Number of Facebook Friends Connected to Brain Density: Study

By Erin Harrison October 19, 2011

All those hours spent on Facebook may be making you gray. As in, the number of friends you have could be adding gray matter density to your brain. What this means is that the brains of people with large numbers of Facebook friends are different from those of people with fewer online connections.

These are the findings in a recent study by the University College London where researchers linked brain structure with Facebook activity.

The study, published in “Proceedings of the Royal Society B,” was based on MRIs of a group of 165 adults who were asked to report the number of Facebook friends they have, Mashable reported, noting the “study doesn’t delineate what is considered ‘high,’ though it refers to Dunbar’s Number, which postulates 150 friends is the limit of the average person’s social circle.”

Specifically, the report said the researchers found “variation in the number of friends on Facebook strongly and significantly predicted grey matter volume in left MTG, right STS and right entorhinal cortex.”

Because friends acquired in an online social network setting is different from those acquired through real-world social networks, it “raises a concern that the cognitive functions that support a large network size on Facebook may not necessarily correspond to those for offline, intimate social networks,” the report said. “Social networks for different functions (close friends, work colleagues, etc.) are organized at different scales up to the so-called ‘Dunbar number’ based on the correlation between cortical volume and group size across primate species, but these numbers are typically correlated across individuals.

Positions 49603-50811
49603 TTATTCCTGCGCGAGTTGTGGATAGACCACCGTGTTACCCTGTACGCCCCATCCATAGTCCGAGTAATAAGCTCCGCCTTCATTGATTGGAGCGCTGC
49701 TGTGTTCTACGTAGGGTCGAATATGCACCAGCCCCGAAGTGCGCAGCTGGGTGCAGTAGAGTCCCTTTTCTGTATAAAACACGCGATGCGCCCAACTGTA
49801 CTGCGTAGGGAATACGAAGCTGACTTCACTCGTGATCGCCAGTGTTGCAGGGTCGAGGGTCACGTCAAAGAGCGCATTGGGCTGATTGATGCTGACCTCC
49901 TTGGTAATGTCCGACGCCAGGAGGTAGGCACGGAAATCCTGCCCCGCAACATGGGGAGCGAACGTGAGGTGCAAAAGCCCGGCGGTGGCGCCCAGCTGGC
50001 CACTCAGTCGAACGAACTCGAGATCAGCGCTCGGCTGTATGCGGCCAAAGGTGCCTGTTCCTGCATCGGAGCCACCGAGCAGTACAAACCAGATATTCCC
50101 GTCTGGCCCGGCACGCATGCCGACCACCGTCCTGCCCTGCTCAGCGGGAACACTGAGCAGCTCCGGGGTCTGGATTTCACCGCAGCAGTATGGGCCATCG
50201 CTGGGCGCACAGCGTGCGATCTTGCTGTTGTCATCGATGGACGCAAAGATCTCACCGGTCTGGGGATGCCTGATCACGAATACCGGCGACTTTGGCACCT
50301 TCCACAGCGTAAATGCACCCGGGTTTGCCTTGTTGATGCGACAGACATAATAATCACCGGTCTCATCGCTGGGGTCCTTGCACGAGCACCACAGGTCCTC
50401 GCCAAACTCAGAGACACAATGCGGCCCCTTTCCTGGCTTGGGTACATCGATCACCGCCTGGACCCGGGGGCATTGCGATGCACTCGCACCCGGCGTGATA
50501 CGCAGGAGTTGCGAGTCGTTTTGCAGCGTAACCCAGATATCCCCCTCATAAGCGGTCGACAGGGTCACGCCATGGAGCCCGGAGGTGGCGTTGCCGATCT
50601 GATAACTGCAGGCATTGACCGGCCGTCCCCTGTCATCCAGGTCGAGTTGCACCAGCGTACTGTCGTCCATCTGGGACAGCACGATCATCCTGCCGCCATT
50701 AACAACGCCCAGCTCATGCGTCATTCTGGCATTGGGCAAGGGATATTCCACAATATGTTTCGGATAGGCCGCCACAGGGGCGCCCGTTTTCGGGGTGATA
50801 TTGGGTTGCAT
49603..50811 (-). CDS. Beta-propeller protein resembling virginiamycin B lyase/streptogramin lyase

In summarizing the results, the study concluded: “Taken together, our findings demonstrate that the size of an individual's online social network is closely linked to focal brain structure implicated in social cognition.”

Other such reports have indicated that social networks pose a danger for “brain drain” – causing children to form short attention spans or have an inability to be empathetic.

In a report from The Guardian, leading British neuroscientist Susan Adele Greenfield said that children’s experiences on social networking sites “are devoid of cohesive narrative and long-term significance. As a consequence, the mid-21st century mind might almost be infantilized, characterized by short attention spans, sensationalism, inability to empathize and a shaky sense of identity.”


Erin Harrison is Executive Editor, Strategic Initiatives, for TMC, where she oversees the company's strategic editorial initiatives, including the launch of several new print and online initiatives. She plays an active role in the print publications and TechZone360, covering IP communications, information technology and other related topics. To read more of Erin's articles, please visit her columnist page.

Edited by Rich Steeves

Executive Editor, Strategic Initiatives

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